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Kishniev in Jerusalem

November 21, 2014 | By: Daniel Gordis

Tikvah faculty member Rabbi Daniel Gordis writes in his Bloomberg View column of the chilling similarities between the famous Kishniev Pogrom and the slaughter of Jews at prayer in Har Nof. In 1903, in what’s now Moldova, dozens of Jews were slaughtered and many more were raped, disfigured, and tortured.

At the Sixth Zionist Congress in 1903, Theodor Herzl, the father of modern political Zionism, evoked Kishinev not as an event, but as a condition. “Kishinev exists wherever … [Jews’] self-respect is injured and their property despoiled because they are Jews. Let us save those who can still be saved!” The Jews, he insisted, needed a state of their own.
The Jewish State was supposed to put a stop to those images. Yes, a tragic and bloody conflict over land erupted, but Jews — later called Israelis — believed the conflict could be resolved. Israel would sign treaties with its Arab neighbors, sometimes giving up land (as with the Sinai Desert in the case of Egypt) and sometimes not (since Jordan essentially required no meaningful territorial concession). When Palestinian nationalism emerged and then became the world’s darling, left and centrist Israelis remained unfazed. This was a conflict over territory, they reasoned; when the Palestinians were ready to live side by side, Israel would cede more land, and the conflict would be over.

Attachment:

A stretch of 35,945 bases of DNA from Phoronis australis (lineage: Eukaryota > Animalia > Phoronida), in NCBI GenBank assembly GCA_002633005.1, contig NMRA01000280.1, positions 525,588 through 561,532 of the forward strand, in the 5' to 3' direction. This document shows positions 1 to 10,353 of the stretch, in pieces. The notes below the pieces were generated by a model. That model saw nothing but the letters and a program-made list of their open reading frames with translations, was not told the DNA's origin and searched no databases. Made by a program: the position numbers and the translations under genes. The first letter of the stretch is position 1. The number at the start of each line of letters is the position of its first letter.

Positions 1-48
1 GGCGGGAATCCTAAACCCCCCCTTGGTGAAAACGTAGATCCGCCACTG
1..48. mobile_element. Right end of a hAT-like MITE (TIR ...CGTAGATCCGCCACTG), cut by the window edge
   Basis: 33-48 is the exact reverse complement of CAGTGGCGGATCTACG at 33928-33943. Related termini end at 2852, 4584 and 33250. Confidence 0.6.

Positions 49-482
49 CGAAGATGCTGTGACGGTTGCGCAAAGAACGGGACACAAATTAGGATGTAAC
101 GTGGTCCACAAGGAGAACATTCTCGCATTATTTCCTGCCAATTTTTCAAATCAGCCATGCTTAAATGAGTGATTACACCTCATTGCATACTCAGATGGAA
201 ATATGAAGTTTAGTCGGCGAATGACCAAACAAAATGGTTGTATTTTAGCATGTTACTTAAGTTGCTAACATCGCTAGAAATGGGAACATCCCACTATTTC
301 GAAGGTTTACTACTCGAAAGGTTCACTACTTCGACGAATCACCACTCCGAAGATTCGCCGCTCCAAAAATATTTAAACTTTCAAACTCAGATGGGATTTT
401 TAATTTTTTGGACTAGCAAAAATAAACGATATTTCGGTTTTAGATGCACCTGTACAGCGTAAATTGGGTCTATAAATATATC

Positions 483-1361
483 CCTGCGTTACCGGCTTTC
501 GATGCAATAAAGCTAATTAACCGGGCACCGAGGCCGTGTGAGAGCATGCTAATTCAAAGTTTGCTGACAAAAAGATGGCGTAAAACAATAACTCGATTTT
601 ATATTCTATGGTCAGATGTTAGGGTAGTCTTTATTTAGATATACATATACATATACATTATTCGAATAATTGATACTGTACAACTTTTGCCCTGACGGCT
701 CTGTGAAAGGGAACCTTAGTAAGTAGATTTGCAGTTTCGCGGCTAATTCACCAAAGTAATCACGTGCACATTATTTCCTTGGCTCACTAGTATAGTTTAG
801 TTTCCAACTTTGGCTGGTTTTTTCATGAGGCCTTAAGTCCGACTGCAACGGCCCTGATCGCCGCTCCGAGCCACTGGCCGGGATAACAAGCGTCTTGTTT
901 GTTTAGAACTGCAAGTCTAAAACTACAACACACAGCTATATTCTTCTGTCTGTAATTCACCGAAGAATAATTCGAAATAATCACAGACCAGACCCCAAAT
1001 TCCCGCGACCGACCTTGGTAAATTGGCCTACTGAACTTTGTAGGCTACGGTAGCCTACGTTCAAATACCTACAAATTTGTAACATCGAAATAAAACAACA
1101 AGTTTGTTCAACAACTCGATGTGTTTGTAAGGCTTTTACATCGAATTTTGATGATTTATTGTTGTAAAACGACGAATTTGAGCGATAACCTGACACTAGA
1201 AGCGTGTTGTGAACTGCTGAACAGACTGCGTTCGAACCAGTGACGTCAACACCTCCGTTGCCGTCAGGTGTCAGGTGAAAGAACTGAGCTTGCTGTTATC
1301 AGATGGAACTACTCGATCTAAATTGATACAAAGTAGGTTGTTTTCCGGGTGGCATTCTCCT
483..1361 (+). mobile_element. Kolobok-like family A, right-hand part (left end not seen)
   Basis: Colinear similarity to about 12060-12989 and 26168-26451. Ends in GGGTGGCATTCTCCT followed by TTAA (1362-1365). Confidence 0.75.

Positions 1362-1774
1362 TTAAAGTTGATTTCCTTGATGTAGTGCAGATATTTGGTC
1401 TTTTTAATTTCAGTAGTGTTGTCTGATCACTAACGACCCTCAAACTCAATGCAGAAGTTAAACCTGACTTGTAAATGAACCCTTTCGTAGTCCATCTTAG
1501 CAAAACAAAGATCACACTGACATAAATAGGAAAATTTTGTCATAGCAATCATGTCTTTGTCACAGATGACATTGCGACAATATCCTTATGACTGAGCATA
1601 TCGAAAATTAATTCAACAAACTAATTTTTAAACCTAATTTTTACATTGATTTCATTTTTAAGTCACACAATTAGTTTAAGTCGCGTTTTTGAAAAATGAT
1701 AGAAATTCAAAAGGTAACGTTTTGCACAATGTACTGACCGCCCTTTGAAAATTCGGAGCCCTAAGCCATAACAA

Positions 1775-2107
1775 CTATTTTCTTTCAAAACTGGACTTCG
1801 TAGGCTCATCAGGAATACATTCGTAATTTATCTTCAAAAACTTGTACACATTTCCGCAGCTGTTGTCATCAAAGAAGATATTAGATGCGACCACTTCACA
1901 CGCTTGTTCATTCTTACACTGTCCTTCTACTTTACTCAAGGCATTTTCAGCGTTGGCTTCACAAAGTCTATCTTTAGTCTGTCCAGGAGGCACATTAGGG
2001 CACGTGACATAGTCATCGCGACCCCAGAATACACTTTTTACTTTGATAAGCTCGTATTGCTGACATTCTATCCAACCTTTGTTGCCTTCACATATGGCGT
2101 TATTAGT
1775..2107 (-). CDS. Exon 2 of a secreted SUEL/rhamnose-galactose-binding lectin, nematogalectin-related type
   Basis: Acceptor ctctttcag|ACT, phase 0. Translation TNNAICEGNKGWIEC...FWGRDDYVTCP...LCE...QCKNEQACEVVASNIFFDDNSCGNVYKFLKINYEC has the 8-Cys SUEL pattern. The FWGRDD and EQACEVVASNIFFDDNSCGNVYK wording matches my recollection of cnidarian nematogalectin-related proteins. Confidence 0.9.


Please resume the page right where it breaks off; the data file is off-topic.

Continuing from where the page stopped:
But the images of Jewish bodies hacked to death on a blood-soaked synagogue floor are about a hatred too deep to be assuaged by territorial concessions. Those images tell Israelis that although they fled Europe and have built their national home, they are still assailed by the same venomous loathing they had sought to escape.

If the horror of a Kishniev can come to Har Nof, Gordis argues, then Zionism has not fully succeeded in its aim. No Israeli leader can let that happen.

More about: Anti-Semitism and Anti-Zionism  • Zionism  

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